NY top court begins key hearing on Brooklyn project
NEW YORK Oct 14 (Reuters) - New York's top court on Wednesday heard oral arguments in a lawsuit that seeks to block a multi-billion-dollar project in Brooklyn and could determine the state's right to seize private land for public use.
The Court of Appeals is expected to rule as soon as mid- to late December on the lawsuit over the state's use of eminent domain for the Atlantic Yards project, which combines a basketball arena with offices, shops and 5,000 apartments.
Eminent domain is the power of a government to seize privately owned land for a public purpose after paying compensation. In the past, it has been used to clear land for roads, utilities, hospitals, or to replace slum housing. The ruling will be closely watched by the New York real estate industry.
Brooklyn landowners and grass roots groups sued the state to prevent it from taking their land, claiming the state abused its eminent domain authority so that developer Forest City Ratner (FCEa.N) can build an arena for the Nets basketball team and 16 towers of offices, shops and apartments.
The judges pressed for answers on Wednesday on whether New York can seize homes that are not blighted or not in areas that are economically depressed, and whether the state was subsidizing market-rate housing and misusing powers reserved for replacing slums with low-income apartments.
Developer Bruce Ratner's project would be built over the state-owned Long Island Rail Road's rail yards, and the lawyer for the landowners, Matthew Brinckerhoff, argued that the state wanted to seize the land simply because it had not been developed to the maximum allowed under zoning laws.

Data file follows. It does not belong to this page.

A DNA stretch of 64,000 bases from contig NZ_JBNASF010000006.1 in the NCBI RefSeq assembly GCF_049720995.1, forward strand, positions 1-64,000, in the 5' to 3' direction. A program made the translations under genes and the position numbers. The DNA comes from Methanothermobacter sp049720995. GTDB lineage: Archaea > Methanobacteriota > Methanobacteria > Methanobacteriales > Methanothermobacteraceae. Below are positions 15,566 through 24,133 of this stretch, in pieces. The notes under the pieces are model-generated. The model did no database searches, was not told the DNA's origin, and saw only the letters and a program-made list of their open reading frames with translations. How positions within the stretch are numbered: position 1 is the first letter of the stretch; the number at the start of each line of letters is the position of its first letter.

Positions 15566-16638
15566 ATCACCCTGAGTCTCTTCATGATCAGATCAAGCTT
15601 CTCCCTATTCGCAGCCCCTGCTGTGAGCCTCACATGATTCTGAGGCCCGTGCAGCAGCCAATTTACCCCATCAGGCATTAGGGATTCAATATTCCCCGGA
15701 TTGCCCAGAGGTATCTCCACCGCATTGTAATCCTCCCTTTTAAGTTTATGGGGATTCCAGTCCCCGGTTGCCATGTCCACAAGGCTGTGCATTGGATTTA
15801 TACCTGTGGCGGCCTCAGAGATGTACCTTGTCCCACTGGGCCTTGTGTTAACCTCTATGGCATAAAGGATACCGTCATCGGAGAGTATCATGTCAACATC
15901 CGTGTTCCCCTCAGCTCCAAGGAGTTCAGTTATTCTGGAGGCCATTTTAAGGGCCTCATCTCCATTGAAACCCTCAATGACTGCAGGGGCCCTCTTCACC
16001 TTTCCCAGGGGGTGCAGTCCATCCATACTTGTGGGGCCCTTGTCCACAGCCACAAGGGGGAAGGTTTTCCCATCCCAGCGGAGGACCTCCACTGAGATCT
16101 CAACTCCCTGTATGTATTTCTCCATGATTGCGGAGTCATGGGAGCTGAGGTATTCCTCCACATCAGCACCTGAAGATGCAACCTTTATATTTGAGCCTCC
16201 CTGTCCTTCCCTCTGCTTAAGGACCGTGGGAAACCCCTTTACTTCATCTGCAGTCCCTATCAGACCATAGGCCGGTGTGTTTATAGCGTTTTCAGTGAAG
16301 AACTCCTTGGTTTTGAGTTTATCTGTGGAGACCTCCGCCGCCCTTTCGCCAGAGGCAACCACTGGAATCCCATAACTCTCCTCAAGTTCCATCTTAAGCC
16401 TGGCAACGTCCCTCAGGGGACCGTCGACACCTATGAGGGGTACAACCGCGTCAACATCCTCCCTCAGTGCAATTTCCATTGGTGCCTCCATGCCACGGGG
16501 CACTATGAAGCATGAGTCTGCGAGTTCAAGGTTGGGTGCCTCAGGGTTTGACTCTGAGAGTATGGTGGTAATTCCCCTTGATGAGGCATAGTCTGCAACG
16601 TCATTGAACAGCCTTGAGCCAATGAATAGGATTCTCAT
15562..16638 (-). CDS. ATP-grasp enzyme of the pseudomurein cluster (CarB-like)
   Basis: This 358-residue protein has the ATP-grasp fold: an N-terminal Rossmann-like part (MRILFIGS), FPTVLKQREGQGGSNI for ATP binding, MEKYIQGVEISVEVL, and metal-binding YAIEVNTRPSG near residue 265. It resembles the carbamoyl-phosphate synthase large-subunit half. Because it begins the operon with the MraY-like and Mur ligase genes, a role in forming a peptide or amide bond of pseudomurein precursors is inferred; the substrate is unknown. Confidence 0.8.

"What they're saying is the below-grade rail yard is unsightly, the property is underutilized," he said.
A lawyer representing the state agency using eminent domain to take the land, the Empire State Development Corporation, said the agency made a "rational determination" in concluding that the entire 22-acre site was blighted.
The lawyer, Philip Karmel, was repeatedly questioned about whether only the southern part of the site was blighted, with one judge asking whether the site was "gerry-mandered" to fit the developer's objectives.
Karmel cited as a precedent the condemnation of 13 city blocks, where small businesses were located, to build the World Trade Center in Lower Manhattan.
Asked why the term "blight" was not used for the project until 2005 -- a few years after it was proposed -- Karmel replied that it previously was targeted for urban renewal.
Judges also grilled attorneys for both sides over whether time limits barred the suit because it was first filed in a U.S. court that ruled for the state.
Ratner must start building the arena before the end of 2009 or he will lose out on $700 million of low-cost tax-free debt. For details, please see [ID:nN09352497].
If the Court of Appeals rules in his favor, Ratner still faces another suit over whether the state mass transit agency sold the site for too low a price. See [ID:nN13196644].
Ratner last month sold an 80 percent share in the National Basketball Association team, which now plays in New Jersey, to Russia's richest man, Mikhail Prokhorov, in a more than $200 million deal. See [ID:nN23409216].
A federal court had rejected the property owners' argument that the state could not take their land under eminent domain. A mid-level appeals court ruled for the state.
But the plaintiffs, a group that include businesses, say the state constitution gives them more protection than the U.S. constitution.
The U.S. Supreme Court in 2005 ruled that the city of New London, Connecticut, could seize land to spur economic development. But since then a number of states, counties, cities and towns, responding to public outrage, have tried to limit the power. (Additional reporting by Ciara Linnane; Editing by Leslie Adler)
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